“Spec Is So Not Special” Follow Up

I mentioned before that my friend Drew Davies, owner of Oxide Design in Omaha was a judge for CA’s Design Annual this year and what a major distinction that is, especially for an Omahan. I then drew attention to a remark from Davies concerning spec work. Below please find his commentary on the issue, further refined for your reading pleasure.
Thank you, Mr. Burn for your supportive comments. I was very pleased that Patrick Coyne decided to use that thought I’d shared with Communication Arts for a pull-quote. It’s something I believe in very strongly, and take very seriously. I suspect all markets are like ours here in Omaha: we compete not so much against other design firms, but against the perception that design is without value, and budgeting dollars for design is just below “pretty artwork for the corporate restrooms” on the list of priorities. I truly believe the solution is simple, if a bit optimistic: if all designers stopped engaging in spec work, the problem would be reduced to insignificance. What we do has huge value. It’s time for us to start believing that, and making the companies of the world believe that.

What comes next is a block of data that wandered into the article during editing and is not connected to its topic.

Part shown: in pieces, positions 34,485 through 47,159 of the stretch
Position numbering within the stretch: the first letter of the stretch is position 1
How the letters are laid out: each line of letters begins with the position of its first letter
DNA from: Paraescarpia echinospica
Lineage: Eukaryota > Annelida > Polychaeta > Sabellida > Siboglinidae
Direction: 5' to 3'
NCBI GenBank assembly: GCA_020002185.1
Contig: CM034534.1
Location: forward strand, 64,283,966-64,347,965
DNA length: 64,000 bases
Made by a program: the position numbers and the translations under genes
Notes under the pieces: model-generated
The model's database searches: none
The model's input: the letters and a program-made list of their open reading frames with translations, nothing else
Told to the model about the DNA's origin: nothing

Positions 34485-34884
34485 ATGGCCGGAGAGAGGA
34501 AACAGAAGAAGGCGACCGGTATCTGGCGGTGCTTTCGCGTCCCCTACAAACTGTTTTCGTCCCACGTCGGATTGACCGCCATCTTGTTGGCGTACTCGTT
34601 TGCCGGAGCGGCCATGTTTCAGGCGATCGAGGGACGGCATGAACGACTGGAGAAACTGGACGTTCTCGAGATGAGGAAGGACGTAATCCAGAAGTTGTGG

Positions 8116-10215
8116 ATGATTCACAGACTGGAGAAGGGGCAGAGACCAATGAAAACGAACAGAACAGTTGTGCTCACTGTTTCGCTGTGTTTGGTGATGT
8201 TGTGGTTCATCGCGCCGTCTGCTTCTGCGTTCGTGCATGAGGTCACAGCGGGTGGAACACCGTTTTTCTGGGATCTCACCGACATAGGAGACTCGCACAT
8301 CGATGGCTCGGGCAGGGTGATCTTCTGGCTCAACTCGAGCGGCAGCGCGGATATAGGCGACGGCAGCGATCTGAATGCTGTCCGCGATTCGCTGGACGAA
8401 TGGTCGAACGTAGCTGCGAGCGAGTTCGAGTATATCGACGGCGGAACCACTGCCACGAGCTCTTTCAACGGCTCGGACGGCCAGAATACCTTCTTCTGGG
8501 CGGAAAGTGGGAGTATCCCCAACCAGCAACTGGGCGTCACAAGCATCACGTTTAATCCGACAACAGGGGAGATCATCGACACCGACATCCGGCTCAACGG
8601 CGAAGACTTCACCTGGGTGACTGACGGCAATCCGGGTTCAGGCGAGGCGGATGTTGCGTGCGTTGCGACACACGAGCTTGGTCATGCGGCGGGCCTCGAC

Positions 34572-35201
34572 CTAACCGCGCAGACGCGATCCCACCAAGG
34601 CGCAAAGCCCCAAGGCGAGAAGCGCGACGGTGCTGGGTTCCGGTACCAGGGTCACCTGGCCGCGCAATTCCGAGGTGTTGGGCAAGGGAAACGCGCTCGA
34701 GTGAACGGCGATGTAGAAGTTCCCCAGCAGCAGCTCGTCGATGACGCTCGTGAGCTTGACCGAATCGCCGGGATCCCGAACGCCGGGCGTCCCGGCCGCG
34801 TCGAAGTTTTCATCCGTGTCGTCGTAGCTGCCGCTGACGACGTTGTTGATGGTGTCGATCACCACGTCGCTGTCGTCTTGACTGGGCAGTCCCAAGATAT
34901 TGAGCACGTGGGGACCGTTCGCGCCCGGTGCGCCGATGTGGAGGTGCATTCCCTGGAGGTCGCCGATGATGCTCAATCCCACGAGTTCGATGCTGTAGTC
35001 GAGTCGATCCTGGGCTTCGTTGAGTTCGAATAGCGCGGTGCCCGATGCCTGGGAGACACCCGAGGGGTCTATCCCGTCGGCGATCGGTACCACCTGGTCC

And let me be clear that I am referring to spec work here, not pro bono or donated or bartered work. The practice I am talking about is, most specifically, producing work for a client who will then decide if it is “good enough” to pay you for it. Particularly despicable is when companies ask several firms all to submit creative, and then the company decides who “wins” and gets paid. You don’t see any other professionals (e.g. lawyers, accountants, etc.) engaging in this kind of devaluing behavior.
As a side note, I should make a clarification to your post: the streamlined Iowa Hawkeye logo was designed by Bill Bollman, Bill Basler and myself. It is the product of a team collaboration, not one designer.
Drew Davies
Oxide Design



About David Burn

I wrote my first ad for a political candidate when I was 17 years old. She won her race and I felt the seductive power of advertising for the first time. Today—after working for seven agencies in five states—I am head of brand strategy and creative at Bonehook in Portland, Oregon.